YAOI is the Japanese equivalent to "Slash" fiction. But let me step back a bit. "Slash" fiction is homoerotic fanfic written by women portraying romantic or sexual relationships between their favorite male characters. The term comes from early Star-Trek fanfic and "Kirk/Spock" stories so it's named after a bit of punctuation. Go fig.
So, as I was saying, YAOI is the Japanese equivalent to "Slash" fiction. Except...
- Where slash generally involves characters from live-action shows, yaoi features characters from anime and manga (comic books).
- Where slash is written mostly by women over 30, yaoi is (in Japan) written mostly by high-school and college girls.
- Where slash takes the form of prose, yaoi takes the form of self-published comic books (doujinshi).
- Where slash writers look for cues and clues in source material to match up characters, yaoi writers match characters up because they would look good in bed together.
There's one really big difference, though, that eclipses the others. As popular as yaoi doujinshi are "Boys Love" (or "BL") manga; commercially published series by professional mangaka (comic artists). Several manga publishing houses have imprints that are exclusively dedicated to BL titles.
With the incredible growth in the popularity of anime in the west, it's not surprising that yaoi has also become very popular, enough so to support an annual convention in its fifth year that brings popular BL mangaka to our shores.
For the second year in a row, Yaoi-Con was held at the Westin SFO in Burlingame with additional events at the Clarion Hotel across the parking lot. It was a touch irritating showing up at the Westin (the host hotel) on Friday night and finding out that all of Friday's events (and registration) were at the Clarion. Fortunately the Clarion's construction project was complete; the old wings had been destroyed and replaced by parking lot, making for a direct shot between the hotels.
Alas, work schedules and transit didn't allow me to arrive at this year's Yaoi-Con until after Opening Ceremonies and Guest of Honor Kazuma Kodaka's introduction. Nor did we sit down for Bishounen Bingo (definition time again: "bishounen" is Japanese for "beautiful boy" and is very literal about "boy" referring to barely pubescent boy; western fandom has shifted the age range up to something that fits community standards here), where pretty young men hawk prizes and bingo cards to fangirls.
Yep, most of the convention is college girls. It follows the Japanese pattern (but is adults-only). Some of them haul their boyfriends along, there are a few gay men shopping for cartoon porn, and there are a few straight guys who figure the concentration of girls improves their odds, but well under a fifth of the convention is guys.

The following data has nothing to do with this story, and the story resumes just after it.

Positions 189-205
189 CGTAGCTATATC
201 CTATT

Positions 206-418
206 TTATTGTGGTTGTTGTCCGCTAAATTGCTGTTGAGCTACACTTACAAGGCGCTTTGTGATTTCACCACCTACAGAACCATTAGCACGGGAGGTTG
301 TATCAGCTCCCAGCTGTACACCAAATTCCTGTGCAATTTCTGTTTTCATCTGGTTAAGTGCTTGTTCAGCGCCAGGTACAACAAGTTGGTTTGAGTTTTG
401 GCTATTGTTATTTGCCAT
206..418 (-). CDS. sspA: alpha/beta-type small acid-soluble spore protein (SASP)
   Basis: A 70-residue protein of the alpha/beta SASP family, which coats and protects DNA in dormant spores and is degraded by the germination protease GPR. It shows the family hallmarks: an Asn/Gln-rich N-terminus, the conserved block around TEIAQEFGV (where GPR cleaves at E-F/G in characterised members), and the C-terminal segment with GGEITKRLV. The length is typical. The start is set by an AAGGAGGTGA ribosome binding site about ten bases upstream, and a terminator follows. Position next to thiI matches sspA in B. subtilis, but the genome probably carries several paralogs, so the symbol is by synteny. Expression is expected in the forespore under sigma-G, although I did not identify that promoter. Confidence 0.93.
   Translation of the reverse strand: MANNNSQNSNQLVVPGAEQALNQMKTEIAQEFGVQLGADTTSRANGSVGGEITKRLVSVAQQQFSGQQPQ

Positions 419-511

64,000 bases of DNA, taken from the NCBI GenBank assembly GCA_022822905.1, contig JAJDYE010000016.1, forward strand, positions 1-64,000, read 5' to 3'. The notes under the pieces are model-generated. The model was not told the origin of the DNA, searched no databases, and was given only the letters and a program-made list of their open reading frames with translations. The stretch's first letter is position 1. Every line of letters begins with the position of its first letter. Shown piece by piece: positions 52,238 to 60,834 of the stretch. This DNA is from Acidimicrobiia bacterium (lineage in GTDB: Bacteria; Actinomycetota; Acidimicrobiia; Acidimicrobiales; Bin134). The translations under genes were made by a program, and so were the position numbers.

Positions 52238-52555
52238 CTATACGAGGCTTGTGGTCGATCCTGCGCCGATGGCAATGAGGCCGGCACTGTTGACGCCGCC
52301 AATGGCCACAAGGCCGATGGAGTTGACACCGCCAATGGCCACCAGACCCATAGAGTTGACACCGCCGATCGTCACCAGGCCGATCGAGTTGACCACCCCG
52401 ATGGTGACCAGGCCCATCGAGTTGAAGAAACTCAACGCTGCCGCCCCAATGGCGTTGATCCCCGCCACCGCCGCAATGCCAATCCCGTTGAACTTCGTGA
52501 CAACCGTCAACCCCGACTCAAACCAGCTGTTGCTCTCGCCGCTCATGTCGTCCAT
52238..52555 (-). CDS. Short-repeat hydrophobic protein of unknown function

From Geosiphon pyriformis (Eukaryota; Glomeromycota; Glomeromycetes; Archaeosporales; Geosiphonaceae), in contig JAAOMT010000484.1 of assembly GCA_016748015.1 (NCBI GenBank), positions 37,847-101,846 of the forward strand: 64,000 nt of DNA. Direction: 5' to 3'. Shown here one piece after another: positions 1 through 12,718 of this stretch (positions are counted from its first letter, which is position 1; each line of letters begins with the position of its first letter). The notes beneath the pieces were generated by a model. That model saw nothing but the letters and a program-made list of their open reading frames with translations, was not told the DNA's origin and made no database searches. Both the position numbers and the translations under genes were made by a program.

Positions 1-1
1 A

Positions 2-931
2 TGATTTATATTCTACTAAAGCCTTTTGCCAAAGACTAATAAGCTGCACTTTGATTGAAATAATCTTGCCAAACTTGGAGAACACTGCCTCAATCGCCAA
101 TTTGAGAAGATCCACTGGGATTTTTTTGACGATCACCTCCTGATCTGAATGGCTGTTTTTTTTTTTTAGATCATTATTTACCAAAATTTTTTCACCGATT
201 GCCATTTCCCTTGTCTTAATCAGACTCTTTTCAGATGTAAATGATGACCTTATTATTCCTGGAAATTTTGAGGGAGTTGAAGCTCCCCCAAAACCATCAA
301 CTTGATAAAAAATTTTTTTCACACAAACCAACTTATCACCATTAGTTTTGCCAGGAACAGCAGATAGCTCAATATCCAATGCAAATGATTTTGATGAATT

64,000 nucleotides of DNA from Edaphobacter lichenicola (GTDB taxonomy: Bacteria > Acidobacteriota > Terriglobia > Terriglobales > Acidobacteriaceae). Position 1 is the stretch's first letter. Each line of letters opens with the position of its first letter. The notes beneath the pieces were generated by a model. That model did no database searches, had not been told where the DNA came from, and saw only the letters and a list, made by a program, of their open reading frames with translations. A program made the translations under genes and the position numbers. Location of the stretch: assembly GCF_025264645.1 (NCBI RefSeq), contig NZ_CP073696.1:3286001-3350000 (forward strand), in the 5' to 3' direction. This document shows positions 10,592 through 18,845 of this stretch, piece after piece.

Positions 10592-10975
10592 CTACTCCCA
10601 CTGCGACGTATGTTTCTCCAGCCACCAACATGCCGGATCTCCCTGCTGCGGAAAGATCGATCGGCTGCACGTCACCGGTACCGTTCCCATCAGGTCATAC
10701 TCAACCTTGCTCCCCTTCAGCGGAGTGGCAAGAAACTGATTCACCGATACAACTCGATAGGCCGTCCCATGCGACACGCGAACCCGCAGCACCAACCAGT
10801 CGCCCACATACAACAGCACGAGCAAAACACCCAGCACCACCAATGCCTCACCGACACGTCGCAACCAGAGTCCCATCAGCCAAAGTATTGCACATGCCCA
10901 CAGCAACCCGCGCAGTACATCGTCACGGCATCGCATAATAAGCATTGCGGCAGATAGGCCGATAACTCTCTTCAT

Saturday is rich with panel discussions, and, of course, the staple of any anime convention, the dealers' room. A Yaoi-Con dealers' room is always an interesting mix of vendors, from J-pop music dealers, manga importers (with boxes and boxes of commercial manga and of doujinshi, all in Japanese), toy and gadget importers (with strange objects), western manga and anime distributors (like BeBeautiful, TokyoPop/Blu and Media Blasters) and many dealers you might see at any SF convention.
Because of the emphasis in yaoi on fanworks, there's also a large "Fan Market" corridor where amateur artists can get a table and show and sell their wares.
The panels? They're wide and varied. There are plenty of panels on drawing and writing technique, the standard industry panels where publishers announce new titles and answer questions about current titles, and (because porn and erotica are the basis of the whole genre) usually a few "real sex" type panels. This year there were more industry panels (featuring the aforementioned publishing imprints, some new in the last year) and fewer "real sex" panels, but all in all it was a good mix.
The art show was rather small, but that's the paradox of the genre. Yaoi fandom is a very participatory fandom; most members of the convention are involved in producing art, fanwriting or costume. Because of this, and because it's so easy for a fanartist to get a dealers table or a fan market table, there aren't many pieces in the art show. Putting art in the show is just something that doesn't occur to many yaoi fanartists.
The Saturday night events (again, at the Clarion), remarkably all ran on schedule. This is impressive because in the past they haven't, and because the schedule is actually very tight.
The Anime Music Video contest, scheduled from 5:00-7:00 ran on schedule. Individuals and groups edit together and set clips from their favorite anime to whatever music they choose, trying to set their desired mood, often to excellent effect. These entries are shown for the crowd on Saturday night. The cosplay contest, scheduled in the same room for 7:00-9:00 seated just after 7:00 and started at quarter past. It's a rather low-tech affair, unfortunately with a riser-stage that should have been 2-3' higher to allow the whole audience to see better, but the quality of entries continues to rise over time. The "Bishounen Auction" (in which convention attendees bid for a few hours of time with selected pretty boys), scheduled for 9:00-11:00 (again, in the same room, which was starting to get really toasty by that point) started pretty much on time; I couldn't bear the heat or the bad bishounen rock band that was auctioned first so we bailed quickly. That meant we missed the elaborate hoax at the end in which a group of guys on staff "bid $125,000" for one of the female auctioneers.
Sunday wound up with a bit more shopping, a bit more gossip, more panels and the run home. Closing ceremonies weren't scheduled until 4:00pm, and the Yaoi-Con Raffle (infamous for giving away both the ridiculous and the sublime) after that. It was too long a weekend, and it was time to be going.